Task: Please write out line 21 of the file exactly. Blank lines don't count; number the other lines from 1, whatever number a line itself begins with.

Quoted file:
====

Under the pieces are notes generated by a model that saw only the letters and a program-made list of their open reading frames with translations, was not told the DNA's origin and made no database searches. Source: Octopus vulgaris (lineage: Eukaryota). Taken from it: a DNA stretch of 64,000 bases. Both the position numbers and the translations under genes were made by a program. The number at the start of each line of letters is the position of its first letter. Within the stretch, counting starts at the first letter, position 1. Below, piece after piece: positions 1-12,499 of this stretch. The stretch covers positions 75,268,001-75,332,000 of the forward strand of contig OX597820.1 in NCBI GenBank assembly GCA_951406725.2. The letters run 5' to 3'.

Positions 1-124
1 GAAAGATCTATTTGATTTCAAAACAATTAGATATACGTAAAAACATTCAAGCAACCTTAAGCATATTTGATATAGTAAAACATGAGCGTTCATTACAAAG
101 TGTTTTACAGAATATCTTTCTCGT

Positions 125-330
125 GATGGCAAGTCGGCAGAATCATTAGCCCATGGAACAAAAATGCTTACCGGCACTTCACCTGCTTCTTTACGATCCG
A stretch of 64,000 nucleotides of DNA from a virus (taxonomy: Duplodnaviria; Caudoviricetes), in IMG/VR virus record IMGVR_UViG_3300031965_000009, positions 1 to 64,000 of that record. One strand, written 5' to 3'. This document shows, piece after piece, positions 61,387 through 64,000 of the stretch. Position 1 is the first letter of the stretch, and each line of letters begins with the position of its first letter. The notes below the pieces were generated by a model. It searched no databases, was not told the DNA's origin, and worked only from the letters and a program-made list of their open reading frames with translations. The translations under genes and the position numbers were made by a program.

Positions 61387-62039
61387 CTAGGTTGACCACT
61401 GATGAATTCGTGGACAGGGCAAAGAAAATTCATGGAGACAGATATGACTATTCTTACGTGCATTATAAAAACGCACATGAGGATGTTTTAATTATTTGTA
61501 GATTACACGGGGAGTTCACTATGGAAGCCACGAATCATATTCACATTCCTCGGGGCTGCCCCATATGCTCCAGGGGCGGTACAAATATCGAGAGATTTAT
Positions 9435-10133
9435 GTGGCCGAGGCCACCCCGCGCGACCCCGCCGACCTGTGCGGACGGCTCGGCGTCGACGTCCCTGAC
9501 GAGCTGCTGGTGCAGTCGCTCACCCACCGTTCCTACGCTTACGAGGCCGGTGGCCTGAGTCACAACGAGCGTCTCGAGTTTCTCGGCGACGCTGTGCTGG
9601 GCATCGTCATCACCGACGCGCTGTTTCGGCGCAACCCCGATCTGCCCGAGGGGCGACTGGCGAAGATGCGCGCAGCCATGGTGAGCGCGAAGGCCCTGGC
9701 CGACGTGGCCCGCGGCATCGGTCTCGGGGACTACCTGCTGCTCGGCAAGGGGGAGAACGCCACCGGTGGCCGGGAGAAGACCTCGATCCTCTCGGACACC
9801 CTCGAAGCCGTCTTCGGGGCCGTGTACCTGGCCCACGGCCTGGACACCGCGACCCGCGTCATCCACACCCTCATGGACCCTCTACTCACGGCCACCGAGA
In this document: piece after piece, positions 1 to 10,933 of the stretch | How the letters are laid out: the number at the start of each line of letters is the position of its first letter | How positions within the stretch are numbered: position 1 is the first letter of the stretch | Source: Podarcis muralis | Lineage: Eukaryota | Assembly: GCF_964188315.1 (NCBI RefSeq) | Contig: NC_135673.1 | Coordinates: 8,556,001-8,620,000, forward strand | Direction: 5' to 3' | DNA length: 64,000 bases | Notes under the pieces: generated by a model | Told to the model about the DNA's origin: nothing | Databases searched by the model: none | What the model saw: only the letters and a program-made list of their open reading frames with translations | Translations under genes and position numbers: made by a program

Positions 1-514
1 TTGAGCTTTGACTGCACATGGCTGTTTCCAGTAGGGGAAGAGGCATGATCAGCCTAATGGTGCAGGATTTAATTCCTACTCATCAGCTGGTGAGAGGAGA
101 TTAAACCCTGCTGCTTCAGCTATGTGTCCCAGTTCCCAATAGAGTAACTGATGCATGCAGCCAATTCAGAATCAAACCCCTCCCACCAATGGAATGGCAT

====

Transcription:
101 TTAAACCCTGCTGCTTCAGCTATGTGTCCCAGTTCCCAATAGAGTAACTGATGCATGCAGCCAATTCAGAATCAAACCCCTCCCACCAATGGAATGGCAT